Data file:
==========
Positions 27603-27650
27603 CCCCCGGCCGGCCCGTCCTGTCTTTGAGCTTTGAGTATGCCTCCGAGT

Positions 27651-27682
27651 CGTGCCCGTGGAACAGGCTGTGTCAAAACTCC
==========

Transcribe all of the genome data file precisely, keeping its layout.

Positions 27603-27650
27603 CCCCCGGCCGGCCCGTCCTGTCTTTGAGCTTTGAGTATGCCTCCGAGT

Positions 27651-27682
27651 CGTGCCCGTGGAACAGGCTGTGTCAAAACTCC